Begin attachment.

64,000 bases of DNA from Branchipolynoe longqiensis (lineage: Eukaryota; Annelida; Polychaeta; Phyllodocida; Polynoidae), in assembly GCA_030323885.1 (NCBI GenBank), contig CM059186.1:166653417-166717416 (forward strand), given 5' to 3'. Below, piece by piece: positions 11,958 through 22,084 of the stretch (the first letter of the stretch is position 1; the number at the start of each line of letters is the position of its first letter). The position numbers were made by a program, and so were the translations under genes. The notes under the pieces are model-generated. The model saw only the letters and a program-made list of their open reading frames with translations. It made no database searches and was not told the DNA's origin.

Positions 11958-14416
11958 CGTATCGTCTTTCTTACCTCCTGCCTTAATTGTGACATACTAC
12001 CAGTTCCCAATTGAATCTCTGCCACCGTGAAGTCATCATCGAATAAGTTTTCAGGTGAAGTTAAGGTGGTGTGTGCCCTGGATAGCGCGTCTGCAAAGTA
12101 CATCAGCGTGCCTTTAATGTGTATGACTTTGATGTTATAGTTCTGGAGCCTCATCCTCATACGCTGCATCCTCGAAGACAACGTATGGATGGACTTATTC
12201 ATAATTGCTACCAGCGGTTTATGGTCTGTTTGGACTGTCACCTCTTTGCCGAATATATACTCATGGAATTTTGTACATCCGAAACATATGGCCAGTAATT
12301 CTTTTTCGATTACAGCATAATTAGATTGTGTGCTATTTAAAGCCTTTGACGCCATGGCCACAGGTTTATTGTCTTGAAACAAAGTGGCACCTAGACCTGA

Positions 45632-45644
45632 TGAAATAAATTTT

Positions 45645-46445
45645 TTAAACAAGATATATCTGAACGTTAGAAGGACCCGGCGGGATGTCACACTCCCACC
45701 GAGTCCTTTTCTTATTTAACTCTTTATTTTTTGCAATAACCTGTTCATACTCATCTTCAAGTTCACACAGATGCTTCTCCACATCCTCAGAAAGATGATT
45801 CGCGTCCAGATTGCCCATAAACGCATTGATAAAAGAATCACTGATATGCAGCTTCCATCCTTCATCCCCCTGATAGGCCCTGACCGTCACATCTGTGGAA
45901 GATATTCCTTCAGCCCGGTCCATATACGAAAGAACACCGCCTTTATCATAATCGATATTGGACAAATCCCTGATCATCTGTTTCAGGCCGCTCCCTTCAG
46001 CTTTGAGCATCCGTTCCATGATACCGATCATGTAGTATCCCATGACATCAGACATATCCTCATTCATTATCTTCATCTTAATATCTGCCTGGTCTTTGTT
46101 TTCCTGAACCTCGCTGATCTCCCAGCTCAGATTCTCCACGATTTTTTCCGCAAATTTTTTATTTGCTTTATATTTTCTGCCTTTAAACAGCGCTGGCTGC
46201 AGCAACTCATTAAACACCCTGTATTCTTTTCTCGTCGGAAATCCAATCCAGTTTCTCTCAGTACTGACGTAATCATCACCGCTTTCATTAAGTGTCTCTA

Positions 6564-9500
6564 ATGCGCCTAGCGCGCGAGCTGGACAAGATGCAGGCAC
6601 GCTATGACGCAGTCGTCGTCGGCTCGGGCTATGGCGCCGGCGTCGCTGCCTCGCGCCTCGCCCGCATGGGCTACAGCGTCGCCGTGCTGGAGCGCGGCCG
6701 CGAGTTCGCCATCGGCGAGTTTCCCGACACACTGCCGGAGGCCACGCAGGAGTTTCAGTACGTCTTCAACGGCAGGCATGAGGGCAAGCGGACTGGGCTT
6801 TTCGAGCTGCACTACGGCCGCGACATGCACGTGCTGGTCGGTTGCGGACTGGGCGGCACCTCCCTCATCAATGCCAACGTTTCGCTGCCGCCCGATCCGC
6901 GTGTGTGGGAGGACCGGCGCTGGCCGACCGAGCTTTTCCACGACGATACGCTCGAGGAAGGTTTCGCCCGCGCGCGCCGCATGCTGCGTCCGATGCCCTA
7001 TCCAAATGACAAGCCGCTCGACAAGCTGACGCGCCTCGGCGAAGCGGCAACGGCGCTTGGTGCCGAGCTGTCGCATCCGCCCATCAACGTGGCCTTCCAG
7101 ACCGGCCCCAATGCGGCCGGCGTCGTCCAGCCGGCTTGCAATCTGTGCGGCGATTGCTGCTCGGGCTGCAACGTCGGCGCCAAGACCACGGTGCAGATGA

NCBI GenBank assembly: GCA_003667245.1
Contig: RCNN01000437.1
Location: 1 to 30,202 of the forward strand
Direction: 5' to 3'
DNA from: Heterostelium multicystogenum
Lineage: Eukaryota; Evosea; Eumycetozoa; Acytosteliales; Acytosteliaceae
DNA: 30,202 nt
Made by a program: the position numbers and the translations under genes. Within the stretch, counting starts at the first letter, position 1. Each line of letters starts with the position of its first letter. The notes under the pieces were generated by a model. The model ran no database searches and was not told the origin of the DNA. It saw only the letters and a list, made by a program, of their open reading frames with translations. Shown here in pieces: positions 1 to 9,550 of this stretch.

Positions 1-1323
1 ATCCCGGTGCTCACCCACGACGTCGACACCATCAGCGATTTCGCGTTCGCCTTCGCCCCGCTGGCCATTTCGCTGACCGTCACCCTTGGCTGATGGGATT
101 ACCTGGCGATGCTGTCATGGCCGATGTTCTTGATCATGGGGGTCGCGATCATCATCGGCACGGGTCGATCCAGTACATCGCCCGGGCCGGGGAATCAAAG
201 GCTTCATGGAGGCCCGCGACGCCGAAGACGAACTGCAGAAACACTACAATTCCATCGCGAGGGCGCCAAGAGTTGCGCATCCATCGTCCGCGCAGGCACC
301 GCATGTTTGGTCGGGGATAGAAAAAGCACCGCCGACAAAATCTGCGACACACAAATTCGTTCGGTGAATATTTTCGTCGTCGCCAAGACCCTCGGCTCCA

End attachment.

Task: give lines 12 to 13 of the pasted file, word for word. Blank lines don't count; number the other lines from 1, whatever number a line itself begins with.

45701 GAGTCCTTTTCTTATTTAACTCTTTATTTTTTGCAATAACCTGTTCATACTCATCTTCAAGTTCACACAGATGCTTCTCCACATCCTCAGAAAGATGATT
45801 CGCGTCCAGATTGCCCATAAACGCATTGATAAAAGAATCACTGATATGCAGCTTCCATCCTTCATCCCCCTGATAGGCCCTGACCGTCACATCTGTGGAA